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Advice for bold colors.

Flippincorvette

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My law school told me I needed to have five suits. I had to purchase an extra two to reach that amount. I’ve got the suits, but I want some bold choices for ties without looking tacky. The suits pictured here are not the exact ones I purchased from my local formal wear store. These are very similar however in color. What would be some good looking shirt, and tie colors, that can be perceived as bold? Thank you!
Edit- Just wanted to make it clear my green suit is plain not patterned. This was the closest example I could find to the shade of green.
 

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dieworkwear

Mahatma Jawndi
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The ties pictured here aren't the sort of thing I would wear to a law firm (I assume you now work at a law firm). If you really want to wear bold ties, you can try Hermes. They are known for their bolder silk prints. That said, I think shops such as Drakes, EG Cappelli, Vanda Fine Clothing, Chipp Neckwear, and Sam Hober offer much more tasteful options.
 

maxalex

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While you did not ask for advice on suits themselves, the photos compel a response. Even assuming one of your suits is not actually brocade like the dark green example you provided, the color itself would be inappropriate at a law firm. Indeed even men with dozens of suits generally manage to get through life without a green one.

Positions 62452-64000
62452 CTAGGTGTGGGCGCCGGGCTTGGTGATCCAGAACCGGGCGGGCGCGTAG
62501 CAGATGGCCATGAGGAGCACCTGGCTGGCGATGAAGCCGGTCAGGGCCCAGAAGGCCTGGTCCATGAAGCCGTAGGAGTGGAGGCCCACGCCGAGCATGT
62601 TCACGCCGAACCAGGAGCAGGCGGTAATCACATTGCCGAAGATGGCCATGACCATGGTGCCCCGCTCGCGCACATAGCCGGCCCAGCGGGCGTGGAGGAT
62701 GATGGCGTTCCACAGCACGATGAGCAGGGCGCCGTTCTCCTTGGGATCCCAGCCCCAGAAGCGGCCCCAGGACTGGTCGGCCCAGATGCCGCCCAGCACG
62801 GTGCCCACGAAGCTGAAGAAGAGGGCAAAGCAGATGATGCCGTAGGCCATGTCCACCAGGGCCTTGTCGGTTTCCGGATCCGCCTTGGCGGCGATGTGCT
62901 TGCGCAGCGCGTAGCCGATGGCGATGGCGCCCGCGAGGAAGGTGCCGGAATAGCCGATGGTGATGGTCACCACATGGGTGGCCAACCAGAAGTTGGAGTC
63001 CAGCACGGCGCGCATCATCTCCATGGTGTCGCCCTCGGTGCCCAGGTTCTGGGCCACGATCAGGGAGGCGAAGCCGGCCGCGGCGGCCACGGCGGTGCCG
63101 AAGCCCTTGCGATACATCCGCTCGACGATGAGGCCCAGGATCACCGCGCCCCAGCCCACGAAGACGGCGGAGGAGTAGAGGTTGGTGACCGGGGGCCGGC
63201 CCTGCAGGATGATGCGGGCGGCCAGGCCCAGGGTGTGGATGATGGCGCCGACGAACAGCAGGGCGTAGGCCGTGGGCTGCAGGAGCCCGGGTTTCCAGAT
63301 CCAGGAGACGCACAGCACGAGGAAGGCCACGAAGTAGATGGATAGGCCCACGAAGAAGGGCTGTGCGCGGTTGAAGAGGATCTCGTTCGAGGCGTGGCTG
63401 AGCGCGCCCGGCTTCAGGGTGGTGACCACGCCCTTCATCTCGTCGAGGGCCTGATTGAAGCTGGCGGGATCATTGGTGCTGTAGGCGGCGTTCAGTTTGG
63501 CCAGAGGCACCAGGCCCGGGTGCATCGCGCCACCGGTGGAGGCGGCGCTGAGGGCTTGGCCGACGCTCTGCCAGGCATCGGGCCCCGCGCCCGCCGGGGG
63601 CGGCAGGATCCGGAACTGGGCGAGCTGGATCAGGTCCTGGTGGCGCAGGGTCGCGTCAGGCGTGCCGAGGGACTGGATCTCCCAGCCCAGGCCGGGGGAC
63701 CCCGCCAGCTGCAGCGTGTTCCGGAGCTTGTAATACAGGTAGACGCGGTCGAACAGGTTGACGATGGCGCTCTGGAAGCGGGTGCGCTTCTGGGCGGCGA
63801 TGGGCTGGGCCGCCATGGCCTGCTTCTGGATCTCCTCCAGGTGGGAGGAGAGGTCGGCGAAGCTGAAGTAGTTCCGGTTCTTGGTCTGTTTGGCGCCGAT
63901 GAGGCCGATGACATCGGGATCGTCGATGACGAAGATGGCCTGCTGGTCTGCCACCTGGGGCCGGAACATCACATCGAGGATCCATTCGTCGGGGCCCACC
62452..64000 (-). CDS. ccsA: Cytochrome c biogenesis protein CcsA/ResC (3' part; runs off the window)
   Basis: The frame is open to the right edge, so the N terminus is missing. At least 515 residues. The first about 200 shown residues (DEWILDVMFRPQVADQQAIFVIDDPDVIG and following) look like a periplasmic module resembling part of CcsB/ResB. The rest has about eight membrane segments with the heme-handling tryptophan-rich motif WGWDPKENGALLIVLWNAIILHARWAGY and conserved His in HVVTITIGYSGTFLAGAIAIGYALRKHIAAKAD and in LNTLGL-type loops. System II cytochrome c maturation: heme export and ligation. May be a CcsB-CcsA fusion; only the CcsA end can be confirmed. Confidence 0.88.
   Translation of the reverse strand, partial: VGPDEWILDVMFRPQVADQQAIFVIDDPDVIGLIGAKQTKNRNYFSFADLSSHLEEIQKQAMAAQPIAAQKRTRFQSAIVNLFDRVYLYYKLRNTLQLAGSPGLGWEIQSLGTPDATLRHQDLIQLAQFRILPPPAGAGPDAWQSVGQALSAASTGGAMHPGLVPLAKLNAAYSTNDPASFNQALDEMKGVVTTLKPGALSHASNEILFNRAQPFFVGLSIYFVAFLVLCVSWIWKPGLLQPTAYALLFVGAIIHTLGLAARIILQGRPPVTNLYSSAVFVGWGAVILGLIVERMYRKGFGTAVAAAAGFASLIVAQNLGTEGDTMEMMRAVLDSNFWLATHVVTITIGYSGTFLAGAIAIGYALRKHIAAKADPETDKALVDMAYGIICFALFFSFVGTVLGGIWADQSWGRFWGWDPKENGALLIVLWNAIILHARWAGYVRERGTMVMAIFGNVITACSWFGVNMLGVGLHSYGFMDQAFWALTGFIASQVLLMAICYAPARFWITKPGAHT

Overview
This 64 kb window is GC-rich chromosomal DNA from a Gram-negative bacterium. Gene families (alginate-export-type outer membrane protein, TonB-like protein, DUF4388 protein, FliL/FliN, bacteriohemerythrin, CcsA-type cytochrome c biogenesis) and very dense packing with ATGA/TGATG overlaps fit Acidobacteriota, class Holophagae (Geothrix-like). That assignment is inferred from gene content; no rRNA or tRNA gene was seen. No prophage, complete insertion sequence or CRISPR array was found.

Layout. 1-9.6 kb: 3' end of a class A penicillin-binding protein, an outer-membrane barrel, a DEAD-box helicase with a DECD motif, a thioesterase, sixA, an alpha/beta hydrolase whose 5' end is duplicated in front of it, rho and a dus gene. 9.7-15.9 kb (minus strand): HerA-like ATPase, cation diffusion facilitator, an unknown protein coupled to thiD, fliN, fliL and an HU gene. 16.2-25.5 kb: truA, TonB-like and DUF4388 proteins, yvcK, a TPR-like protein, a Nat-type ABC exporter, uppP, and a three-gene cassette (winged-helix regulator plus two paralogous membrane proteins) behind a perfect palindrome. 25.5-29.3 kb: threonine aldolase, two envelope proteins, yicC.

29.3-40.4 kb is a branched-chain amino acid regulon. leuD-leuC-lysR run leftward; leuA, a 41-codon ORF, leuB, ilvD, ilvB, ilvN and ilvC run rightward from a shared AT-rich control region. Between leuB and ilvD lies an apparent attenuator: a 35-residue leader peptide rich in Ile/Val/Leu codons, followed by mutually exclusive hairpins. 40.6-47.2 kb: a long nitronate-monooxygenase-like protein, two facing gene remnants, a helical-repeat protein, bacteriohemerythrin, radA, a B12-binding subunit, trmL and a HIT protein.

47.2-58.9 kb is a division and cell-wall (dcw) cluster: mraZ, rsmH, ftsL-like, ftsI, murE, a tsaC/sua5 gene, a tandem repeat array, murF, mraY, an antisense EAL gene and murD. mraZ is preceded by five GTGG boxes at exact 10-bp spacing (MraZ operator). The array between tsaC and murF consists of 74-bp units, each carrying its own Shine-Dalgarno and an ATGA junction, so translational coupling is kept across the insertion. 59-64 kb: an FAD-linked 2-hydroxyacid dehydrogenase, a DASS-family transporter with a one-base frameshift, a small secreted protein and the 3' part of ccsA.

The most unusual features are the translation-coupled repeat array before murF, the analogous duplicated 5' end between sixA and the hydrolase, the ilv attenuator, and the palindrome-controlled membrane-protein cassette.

And the light grey (or blue?) suit is also not ideal although possibly acceptable in summer.

You can find lots of advice on building a basic lawyer’s wardrobe but in essence you should probably start with five variants in navy and medium to charcoal grey. Dark suits convey power and seriousness to clients (and juries and judges if you are a trial lawyer). Vary the fabric more than the colors—meaning lighter weave materials for summer and heavier cloth for winter (but always wool).

Your instinct for bold ties is fine—that’s what ties are for, especially to set off dark suits. But unless you want to look like a riverboat gambler, your shirts should be white or light blue. In the history of mankind no one has ever remarked, “Check out the clueless dude who wears a white shirt every day!”

You say you bought the two suits at a local formal wear shop, which suggests that they were not very expensive. Perhaps you might consider replacing them with slightly better choices in terms of both color and construction. Again, lots of advice in this forum on good entry-level suit brands.

Pay attention to what the senior partners at your firm wear. You want to look like them.
 
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Phileas Fogg

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Your law school told you that 5 suits are needed? Your law school administrators have been watching too much TV.
 

rjc149

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Ties can be a little louder and bolder if your suits are conservative. As stated above, they soften the austerity of a dark business suit, hence why business ties can have novelty print patterns, stripes, polka dots etc.

The two ties you pictured are perfectly appropriate for a business outfit.

Business shirts worn with a necktie should be plain white or sky blue. Pink, yellow, pinstripes etc. are better for a less formal, no-tie look.
 

Flippincorvette